Nearly all of that has been addressed for 2014. Materials quality remains strong, but everything is arrayed in a far more attractive way. More controls have ordinary buttons and knobs on the dash, which improves ergonomic simplicity while reducing unattractive open dead space. The console knob is smaller and moves more smoothly. The 9.2-inch screen's graphics – while occasionally less slick than desired – are vastly improved, and there are now additional features through Hyundai's BlueLink, including voice text-messaging and location sharing. Hyundai also redesigned the display for the adaptive cruise control – which uses radar to match the speed of a car in front of you – so that it doesn't periodically cancel out other displays. One issue that remains is an oddly cheap sound to the automatic door locks, but overall the Equus interior has gone from a weakness to a strength.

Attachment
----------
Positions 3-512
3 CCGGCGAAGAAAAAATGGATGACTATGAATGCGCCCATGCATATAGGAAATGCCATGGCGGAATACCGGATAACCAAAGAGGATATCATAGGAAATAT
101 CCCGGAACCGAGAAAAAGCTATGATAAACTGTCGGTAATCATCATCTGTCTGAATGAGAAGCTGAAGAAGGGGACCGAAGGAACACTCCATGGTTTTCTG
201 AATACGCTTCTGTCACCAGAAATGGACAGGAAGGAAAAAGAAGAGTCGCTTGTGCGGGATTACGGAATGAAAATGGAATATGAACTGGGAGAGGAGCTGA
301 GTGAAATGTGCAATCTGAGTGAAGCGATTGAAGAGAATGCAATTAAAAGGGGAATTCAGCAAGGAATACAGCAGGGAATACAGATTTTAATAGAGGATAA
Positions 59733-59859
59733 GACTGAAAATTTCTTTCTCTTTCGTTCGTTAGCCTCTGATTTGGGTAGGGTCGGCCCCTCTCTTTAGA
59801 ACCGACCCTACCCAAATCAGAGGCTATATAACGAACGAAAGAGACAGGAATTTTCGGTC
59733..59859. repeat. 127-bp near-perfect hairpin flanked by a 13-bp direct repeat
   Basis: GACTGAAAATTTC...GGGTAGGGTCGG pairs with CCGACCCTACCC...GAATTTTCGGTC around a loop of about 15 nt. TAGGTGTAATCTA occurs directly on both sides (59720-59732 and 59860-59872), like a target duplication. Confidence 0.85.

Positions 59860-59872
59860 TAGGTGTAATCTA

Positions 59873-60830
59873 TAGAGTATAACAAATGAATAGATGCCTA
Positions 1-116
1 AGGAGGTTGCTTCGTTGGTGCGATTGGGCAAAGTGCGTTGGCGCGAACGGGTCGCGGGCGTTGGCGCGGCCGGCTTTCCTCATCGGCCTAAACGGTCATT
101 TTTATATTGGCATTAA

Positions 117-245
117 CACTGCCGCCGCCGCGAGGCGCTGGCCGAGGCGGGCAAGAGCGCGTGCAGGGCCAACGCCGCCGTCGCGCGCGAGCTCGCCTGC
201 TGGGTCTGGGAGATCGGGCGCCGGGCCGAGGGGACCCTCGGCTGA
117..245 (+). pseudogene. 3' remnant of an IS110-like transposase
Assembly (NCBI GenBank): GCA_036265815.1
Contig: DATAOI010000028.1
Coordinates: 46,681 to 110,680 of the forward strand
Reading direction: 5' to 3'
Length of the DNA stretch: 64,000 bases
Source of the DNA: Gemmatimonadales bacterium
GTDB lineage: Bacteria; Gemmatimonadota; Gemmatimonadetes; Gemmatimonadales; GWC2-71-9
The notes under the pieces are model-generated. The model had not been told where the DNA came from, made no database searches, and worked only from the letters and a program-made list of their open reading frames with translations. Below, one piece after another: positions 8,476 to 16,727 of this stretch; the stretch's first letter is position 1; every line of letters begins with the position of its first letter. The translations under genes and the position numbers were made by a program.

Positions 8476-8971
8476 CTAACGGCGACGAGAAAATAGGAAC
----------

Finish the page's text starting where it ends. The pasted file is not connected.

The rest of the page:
The uplevel Equus Ultimate boasts a new digital dash rather than physical gauges, which boosts flexibility of the display space. The tested Signature has a conventional gauge cluster that works perfectly well.

The Equus continues to boast comfortable front and rear seats, with the numerous power adjustments in both rows. The rear seat also has its own center console with audio, climate and other controls, located in a fold-down center armrest. (This makes for an unpleasantly hard seatback for a center-rear passenger, however.) There could be a bit more foot space for rear passengers under the front seats, especially considering the Equus' size, but no one will feel cramped.

One notable premium touch, a carryover from earlier Equuses, is a microfiber suede lining for the interior roof and door pillars.